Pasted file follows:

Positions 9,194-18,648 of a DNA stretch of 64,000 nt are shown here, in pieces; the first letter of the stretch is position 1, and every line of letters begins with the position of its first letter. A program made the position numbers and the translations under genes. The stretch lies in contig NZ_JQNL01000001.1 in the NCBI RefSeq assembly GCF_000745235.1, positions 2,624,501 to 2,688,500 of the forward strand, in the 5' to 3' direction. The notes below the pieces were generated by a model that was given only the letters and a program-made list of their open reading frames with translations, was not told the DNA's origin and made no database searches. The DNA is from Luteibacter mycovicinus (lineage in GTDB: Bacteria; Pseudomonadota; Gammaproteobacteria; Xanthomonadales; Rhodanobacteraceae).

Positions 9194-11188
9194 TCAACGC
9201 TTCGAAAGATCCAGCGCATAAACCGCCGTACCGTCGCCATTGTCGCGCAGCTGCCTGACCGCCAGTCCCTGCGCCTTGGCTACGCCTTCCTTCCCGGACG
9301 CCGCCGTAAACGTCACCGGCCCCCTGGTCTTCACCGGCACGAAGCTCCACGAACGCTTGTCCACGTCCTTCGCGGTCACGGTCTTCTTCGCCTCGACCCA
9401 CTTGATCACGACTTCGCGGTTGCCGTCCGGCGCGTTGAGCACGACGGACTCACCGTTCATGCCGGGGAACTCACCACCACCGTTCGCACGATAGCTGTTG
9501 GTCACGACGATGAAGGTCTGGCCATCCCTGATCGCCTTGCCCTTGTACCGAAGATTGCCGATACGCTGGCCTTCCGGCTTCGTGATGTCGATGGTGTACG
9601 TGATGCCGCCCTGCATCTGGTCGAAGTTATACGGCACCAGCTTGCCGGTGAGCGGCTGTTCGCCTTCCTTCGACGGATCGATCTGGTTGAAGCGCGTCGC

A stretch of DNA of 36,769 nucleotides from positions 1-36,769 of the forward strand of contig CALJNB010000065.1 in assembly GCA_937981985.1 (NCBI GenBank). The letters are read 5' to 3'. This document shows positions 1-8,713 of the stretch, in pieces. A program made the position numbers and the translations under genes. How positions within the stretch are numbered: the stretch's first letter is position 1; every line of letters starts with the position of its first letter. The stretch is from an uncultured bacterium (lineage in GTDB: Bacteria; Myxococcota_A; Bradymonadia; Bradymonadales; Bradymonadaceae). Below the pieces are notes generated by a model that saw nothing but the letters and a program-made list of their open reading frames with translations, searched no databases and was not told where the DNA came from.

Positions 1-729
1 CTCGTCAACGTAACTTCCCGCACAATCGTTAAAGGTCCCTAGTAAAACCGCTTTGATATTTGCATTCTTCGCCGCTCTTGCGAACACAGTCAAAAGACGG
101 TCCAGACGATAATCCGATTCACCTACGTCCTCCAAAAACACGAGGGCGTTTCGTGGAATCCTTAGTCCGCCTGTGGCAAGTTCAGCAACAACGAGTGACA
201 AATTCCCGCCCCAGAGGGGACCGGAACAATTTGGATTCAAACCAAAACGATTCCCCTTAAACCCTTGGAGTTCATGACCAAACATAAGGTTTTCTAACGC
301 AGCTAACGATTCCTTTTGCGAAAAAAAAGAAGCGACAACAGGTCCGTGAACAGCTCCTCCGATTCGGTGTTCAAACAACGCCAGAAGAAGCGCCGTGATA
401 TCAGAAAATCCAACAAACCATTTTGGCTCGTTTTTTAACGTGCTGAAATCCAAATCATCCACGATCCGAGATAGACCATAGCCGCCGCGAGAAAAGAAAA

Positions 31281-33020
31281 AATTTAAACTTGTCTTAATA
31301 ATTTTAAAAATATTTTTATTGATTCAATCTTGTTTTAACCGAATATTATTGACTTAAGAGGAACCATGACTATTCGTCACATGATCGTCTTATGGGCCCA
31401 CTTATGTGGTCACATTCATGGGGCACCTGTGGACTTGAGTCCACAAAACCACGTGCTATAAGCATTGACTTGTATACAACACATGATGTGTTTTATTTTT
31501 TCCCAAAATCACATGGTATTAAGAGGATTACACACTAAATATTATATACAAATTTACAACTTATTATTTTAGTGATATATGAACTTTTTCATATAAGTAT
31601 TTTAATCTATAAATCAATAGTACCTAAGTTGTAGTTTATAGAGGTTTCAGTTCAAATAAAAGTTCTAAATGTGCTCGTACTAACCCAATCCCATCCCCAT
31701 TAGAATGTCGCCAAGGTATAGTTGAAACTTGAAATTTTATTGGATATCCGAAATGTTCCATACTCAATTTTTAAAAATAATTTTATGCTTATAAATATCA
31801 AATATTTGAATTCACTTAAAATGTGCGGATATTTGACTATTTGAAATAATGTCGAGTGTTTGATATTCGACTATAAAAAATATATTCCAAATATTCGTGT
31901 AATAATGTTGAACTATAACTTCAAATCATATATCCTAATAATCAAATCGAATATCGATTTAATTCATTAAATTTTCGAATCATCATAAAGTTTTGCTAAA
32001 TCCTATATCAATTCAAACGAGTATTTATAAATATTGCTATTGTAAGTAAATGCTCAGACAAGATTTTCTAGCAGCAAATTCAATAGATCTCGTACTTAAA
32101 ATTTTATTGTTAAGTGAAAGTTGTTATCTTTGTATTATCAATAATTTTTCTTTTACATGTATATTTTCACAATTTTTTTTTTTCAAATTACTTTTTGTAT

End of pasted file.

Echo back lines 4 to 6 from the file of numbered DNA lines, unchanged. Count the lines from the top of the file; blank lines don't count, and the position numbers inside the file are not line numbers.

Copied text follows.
9201 TTCGAAAGATCCAGCGCATAAACCGCCGTACCGTCGCCATTGTCGCGCAGCTGCCTGACCGCCAGTCCCTGCGCCTTGGCTACGCCTTCCTTCCCGGACG
9301 CCGCCGTAAACGTCACCGGCCCCCTGGTCTTCACCGGCACGAAGCTCCACGAACGCTTGTCCACGTCCTTCGCGGTCACGGTCTTCTTCGCCTCGACCCA
9401 CTTGATCACGACTTCGCGGTTGCCGTCCGGCGCGTTGAGCACGACGGACTCACCGTTCATGCCGGGGAACTCACCACCACCGTTCGCACGATAGCTGTTG